No Longer a German Longhaired Pointer

This stunning dog is a Grosser Münsterländer Vorstehhund, or Large Münsterländer, a breed of gun dog originally from the Münster region in Germany. It’s a venerable old breed dating dates back to the Middle Ages, its earliest ancestor a white/particolor bird and hawking dog (as well as some Stöberhund, Wachtelhund, and the Pointer of the 19th century).  This was originally a black-and-white color variation of the German Longhaired Pointer, but in 1919, the LM was officially recognized as a separate breed when the German Longhaired Pointer club decided not to recognize the black color variation any longer.

These dogs are cheerful, intelligent, brave and obedient – and this dog can hunt. The breed excel as bird finders before and after Large Munsterlander,gun dog, hunting dogthe shot due to their excellent noses, and a purposeful searching style emphasizing thoughtful coverage rather than speed. Its long hair has good points: It helps protect a dog from the briars and brambles in the woods,  and certainly works to keep the dog warmer when fetching waterfowl out of freezing cold water (they are strong in the water!) There are, however, liabilities. Namely, the same coat that protects the dog from briars and brambles in the woods will often bring home those briars and brambles. Some might even call the breed a ‘bur magnet’ for the sand burs, cockle burs and nasty weeds stuck to the coat. Owners think it’s well worth the time to pick them out.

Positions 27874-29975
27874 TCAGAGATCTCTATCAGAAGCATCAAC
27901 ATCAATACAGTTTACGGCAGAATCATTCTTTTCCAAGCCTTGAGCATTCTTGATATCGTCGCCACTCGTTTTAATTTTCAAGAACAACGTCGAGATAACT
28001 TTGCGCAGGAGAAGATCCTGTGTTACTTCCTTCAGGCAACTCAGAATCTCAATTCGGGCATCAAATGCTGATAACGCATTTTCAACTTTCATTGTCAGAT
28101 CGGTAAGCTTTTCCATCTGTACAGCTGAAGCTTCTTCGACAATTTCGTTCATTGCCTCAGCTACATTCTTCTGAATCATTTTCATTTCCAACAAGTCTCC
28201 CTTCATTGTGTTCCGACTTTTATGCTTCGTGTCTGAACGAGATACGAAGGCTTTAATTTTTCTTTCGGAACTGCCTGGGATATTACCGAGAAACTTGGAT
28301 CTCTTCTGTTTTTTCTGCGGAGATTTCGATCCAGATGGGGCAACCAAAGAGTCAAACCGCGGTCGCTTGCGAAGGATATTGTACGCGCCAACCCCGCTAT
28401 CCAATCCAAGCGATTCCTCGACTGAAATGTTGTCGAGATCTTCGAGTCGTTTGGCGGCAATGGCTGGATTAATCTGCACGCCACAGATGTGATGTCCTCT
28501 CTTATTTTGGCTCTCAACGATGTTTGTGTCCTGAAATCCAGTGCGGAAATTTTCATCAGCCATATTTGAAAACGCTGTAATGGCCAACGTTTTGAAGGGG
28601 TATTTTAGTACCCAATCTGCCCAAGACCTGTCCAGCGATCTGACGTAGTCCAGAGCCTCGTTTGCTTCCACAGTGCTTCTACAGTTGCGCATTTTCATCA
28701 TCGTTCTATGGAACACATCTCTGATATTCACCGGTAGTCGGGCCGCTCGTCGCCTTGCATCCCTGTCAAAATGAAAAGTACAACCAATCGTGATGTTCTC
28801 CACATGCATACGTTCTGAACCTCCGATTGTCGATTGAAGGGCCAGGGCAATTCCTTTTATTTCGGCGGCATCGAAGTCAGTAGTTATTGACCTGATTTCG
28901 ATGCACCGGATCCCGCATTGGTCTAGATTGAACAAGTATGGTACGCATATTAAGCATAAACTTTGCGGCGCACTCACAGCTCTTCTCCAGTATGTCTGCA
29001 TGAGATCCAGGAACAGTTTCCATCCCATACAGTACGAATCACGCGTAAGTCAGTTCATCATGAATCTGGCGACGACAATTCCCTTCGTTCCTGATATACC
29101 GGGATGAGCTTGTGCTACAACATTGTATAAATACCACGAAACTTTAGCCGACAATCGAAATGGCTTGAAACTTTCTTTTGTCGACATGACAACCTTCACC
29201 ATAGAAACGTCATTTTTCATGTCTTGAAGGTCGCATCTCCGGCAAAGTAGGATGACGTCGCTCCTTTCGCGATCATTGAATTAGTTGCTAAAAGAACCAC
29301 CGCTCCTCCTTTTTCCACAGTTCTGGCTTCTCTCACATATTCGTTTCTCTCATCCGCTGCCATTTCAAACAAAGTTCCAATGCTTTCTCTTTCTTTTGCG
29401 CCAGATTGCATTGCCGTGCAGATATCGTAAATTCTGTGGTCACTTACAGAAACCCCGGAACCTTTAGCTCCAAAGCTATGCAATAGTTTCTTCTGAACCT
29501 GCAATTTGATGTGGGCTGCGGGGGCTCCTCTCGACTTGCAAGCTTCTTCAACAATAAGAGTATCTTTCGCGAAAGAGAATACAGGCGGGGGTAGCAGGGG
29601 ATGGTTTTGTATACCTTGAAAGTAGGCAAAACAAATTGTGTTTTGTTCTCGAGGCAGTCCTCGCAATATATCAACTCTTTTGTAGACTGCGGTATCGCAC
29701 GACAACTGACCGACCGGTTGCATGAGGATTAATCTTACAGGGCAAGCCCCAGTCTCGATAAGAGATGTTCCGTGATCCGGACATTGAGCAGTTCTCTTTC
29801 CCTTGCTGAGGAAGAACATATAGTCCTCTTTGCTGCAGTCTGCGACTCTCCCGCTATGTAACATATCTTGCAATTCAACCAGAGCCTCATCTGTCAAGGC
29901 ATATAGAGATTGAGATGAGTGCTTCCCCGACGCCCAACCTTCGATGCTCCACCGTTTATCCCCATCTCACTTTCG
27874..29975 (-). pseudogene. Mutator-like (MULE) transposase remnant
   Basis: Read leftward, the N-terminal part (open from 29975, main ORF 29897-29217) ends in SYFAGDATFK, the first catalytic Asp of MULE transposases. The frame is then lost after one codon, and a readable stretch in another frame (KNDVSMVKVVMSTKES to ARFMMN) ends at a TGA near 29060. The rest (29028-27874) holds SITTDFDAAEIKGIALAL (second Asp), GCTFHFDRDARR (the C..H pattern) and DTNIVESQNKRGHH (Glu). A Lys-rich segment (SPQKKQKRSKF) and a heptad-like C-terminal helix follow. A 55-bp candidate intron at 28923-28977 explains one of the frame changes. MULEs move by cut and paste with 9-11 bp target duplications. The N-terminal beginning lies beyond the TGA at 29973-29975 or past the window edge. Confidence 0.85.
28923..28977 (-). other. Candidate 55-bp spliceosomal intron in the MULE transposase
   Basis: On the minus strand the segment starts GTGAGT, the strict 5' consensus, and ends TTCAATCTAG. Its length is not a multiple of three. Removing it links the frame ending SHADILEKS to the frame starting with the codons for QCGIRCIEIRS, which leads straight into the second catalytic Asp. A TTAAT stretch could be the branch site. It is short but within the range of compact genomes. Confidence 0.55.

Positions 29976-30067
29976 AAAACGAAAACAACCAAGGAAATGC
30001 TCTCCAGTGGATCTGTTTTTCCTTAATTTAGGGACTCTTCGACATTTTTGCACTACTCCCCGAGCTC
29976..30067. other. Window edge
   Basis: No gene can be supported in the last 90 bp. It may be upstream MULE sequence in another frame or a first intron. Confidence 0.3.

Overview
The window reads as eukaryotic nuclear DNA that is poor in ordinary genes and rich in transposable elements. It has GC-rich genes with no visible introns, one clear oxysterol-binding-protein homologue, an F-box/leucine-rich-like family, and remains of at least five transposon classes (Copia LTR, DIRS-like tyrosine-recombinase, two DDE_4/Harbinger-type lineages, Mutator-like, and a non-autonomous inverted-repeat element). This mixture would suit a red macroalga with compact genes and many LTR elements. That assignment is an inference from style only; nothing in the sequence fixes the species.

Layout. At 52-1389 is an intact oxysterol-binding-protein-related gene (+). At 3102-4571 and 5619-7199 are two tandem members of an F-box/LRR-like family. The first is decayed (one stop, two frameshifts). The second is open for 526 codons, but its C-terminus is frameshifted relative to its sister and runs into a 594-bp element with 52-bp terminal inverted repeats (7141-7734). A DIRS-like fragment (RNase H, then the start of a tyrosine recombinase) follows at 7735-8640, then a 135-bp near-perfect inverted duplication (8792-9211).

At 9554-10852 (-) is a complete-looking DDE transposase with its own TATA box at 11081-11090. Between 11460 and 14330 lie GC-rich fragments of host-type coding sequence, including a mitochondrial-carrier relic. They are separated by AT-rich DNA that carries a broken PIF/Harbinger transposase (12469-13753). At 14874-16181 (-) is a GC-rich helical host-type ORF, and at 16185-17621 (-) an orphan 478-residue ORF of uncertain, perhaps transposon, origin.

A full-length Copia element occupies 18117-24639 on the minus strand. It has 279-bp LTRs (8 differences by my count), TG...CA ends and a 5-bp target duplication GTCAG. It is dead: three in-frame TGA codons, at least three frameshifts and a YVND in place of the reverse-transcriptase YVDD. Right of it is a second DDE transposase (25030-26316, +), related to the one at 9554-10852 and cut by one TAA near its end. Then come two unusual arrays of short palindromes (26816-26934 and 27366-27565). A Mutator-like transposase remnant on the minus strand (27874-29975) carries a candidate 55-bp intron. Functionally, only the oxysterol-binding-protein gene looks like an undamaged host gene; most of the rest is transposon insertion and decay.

Large Münsterländers have been tested by the North American Versatile Hunting Association (NAVHDA) since the 1970s, but kudos to careful breeders of the last decade for the breed has had more passing scores in Natural Ability and Utility in recent years.  Several dogs, in fact, have earned a Versatile Champion title. Many field trainers admire the breed for its innate talent, and ease with which the dogs are developed on pointing, tracking and retrieving. Owners praise the breed as a gun dog bred that is also a calm house dog.

The parent club in the United States reports that thus far, over 80 dogs have been imported from Europe and over 2,000 puppies have been registered in North America.

Images: Both are from Wikimedia Commons

2 thoughts on “No Longer a German Longhaired Pointer”

  1. Breeders of this breed do NOT place puppies with non Hunters. The Parent club also has no interest in AKC recognition. Neither of these points are negative but are in fact commendable. They should be pointed out for those who were interested in the breed but do not hunt or wish to compete in AKC.

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